There ya go. Now back to FEAR.
Wednesday, May 30, 2012
Wednesday, May 2, 2012
I considered making a video (a very long one) concerning this whole thing. In fact I recorded an entire rant and edited about half of it. But I realized that if I really wanted to make any sort of statement about what has happened or what will happen in the coming year for Bioware. I shouldn't be talking about why the ending was bad, but what this bad ending has done. I may do that video anyway, but if I do it will be incredibly dated and probably won't mean anything.
The thing that has pissed me off the most in the last 2 months hasn't been the fact that the ending sucked. It was the realization of where gaming culture is actually standing right now. I had no illusions that websites like Kotaku and IGN were fancy advertisement machines. But I still believed that there were people out there who actually cared about what their articles were supposed to represent. And that was to offer insight or talk about games with people, not companies, but people. I was wrong.
|And I can't punch you in the face, why?|
The fact that some, if not all, of these major news sites have been defending what is arguably the most jarring drop in quality in the last decade says a lot. Which wouldn't be as bad if the arguments being presented didn't utterly fail for several reasons. One of the most prominent being that each attempt to try and understand why gamers dislike it has resulted in a strawman argument. So we get videos featuring IGN's Colin Moriarty, casually walking down the street telling me I'm an entitled baby while talking about the Resistance and Lost franchises as if they weren't the horribly written piles of crap they always were. The words "artistic integrity" get thrown in of course, pretty much guilting anyone who has advocated for games as art into admitting defeat.
What the ending of Mass Effect 3 has exposed is the divide that has developed between "normal gamers" and the gaming/internet journalism we have today. Any illusions that the people who work for sites like Gametrailers or 1UP haven't been closer to the corporations that publish these games, than the people who actually read and care about said game's quality, has been utterly destroyed. Its pretty much the only thing we can be slightly thankful for.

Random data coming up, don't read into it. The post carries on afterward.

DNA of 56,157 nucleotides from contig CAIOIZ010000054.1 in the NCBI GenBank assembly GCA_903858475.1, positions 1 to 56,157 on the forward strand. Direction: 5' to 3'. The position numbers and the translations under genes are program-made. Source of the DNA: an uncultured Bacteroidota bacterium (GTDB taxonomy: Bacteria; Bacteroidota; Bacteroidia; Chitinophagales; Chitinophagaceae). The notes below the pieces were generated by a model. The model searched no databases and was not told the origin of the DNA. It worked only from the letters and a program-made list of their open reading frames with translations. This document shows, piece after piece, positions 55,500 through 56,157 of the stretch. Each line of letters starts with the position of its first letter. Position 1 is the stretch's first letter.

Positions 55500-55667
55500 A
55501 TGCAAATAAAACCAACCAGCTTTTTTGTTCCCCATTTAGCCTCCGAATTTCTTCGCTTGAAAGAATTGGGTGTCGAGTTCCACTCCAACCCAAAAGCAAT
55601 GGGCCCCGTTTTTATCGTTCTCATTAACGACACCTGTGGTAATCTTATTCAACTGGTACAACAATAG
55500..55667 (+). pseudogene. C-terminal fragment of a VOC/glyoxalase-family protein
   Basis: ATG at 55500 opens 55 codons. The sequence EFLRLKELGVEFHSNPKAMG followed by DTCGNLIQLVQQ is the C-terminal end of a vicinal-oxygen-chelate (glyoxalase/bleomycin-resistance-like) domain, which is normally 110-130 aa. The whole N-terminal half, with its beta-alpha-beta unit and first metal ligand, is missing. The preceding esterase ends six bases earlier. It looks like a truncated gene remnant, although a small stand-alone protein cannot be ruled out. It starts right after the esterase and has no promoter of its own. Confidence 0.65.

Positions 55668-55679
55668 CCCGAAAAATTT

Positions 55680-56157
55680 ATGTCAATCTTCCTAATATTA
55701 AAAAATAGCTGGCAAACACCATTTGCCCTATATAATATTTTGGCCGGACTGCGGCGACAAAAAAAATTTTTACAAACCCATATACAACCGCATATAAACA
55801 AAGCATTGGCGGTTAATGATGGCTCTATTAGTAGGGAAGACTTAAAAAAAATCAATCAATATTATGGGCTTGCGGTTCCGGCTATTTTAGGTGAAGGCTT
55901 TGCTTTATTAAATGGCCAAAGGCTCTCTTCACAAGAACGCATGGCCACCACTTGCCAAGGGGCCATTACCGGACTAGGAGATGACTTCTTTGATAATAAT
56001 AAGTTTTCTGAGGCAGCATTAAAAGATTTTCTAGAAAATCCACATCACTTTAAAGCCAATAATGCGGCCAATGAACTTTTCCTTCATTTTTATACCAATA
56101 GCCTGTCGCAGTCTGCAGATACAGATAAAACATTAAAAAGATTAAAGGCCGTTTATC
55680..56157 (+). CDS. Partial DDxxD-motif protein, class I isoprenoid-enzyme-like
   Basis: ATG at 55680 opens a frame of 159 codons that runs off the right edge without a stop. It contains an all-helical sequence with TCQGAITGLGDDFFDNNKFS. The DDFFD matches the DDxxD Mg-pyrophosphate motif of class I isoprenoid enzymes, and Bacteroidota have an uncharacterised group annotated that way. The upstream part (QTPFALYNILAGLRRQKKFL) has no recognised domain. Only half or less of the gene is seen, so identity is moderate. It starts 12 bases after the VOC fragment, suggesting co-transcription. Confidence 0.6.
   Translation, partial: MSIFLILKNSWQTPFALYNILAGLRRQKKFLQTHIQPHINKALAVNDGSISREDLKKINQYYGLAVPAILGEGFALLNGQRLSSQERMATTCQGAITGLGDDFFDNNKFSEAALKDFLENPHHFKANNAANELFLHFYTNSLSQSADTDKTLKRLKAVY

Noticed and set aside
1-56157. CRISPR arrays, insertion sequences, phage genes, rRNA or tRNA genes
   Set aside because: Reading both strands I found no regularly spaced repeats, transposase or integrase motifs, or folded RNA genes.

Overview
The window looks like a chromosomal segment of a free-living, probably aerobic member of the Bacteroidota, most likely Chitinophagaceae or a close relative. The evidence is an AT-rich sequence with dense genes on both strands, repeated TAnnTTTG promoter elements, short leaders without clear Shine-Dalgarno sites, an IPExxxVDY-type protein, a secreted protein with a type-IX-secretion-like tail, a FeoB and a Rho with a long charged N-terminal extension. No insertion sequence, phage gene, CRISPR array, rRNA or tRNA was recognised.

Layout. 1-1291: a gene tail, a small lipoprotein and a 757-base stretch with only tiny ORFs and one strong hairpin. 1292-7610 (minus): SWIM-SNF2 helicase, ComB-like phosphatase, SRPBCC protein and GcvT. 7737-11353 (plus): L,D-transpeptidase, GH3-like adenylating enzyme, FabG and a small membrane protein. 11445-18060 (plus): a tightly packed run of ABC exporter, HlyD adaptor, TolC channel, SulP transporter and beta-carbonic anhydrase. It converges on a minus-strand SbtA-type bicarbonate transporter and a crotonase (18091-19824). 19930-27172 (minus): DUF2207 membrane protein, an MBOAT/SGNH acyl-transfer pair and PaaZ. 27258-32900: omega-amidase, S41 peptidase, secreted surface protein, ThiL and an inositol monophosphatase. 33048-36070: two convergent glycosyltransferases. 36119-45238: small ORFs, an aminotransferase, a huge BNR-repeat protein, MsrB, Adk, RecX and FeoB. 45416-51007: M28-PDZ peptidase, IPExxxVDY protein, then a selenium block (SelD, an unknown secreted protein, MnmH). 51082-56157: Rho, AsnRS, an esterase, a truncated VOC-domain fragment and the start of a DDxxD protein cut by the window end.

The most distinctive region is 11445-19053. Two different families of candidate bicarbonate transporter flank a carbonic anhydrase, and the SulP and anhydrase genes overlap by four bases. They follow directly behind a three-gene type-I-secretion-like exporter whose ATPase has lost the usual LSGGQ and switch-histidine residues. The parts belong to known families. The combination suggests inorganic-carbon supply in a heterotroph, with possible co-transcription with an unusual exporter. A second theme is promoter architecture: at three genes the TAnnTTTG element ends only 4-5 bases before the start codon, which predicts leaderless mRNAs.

Just on a personal level I would like to address this whole "but its art" thing. Games have always been "art", but honestly thats because that word can pretty much be plastered on anything. Beyond that, it doesn't really hold as much power as people think it does. Why else do you think we have critics at all? Because its quality that we want, not just the word "art" over and over again.
Which is why I find "artistic integrity" more of an argument as to why Bioware should change the ending than why they shouldn't. The game's ending is not consistent with the rest of the game, its like corporate interests took priority over creative ones. So if Bioware is going to stick with their "artistic integrity" it should be to make sure the game lives up to its own standards. Which they themselves set.
|It took 5 years to come up with this|
Back to the journalism thing. Its pretty obvious now that we as gamers need to rethink how this industry is run. Serious change needs to happen, and its not going to be enforced by the companies we purchase from nor from the journalists we get our news from. It comes down to us. Hopefully us interacting with these creative teams, so they actually know what is going on rather than a corporate suit acting as the middle man. One of the best ways of doing that is through Kickstarter. The new Tim Schafer game as well as a sequel to Wasteland and Shadowrun, have come from grassroots funding, and hopefully these are games that will have a quality we have not seen yet.
As for news sites, I have no idea. They don't seem to have many redeeming qualities anymore, aside from giving us more media to consume. Its a bit of a shame, because I actually wish this wasn't the case. Despite my cynical nature I still want things to get better than they are. I just don't know how.
In any case, Mass Effect 3's ending will come to a head this summer with the Extended Cut DLC. I'm kind of caught between not wanting bother and giddy with anticipation. Might do a Lets Play of the trilogy or something, hopefully by then I'll be done when they're done and have a reason to want to play Mass Effect 3 again.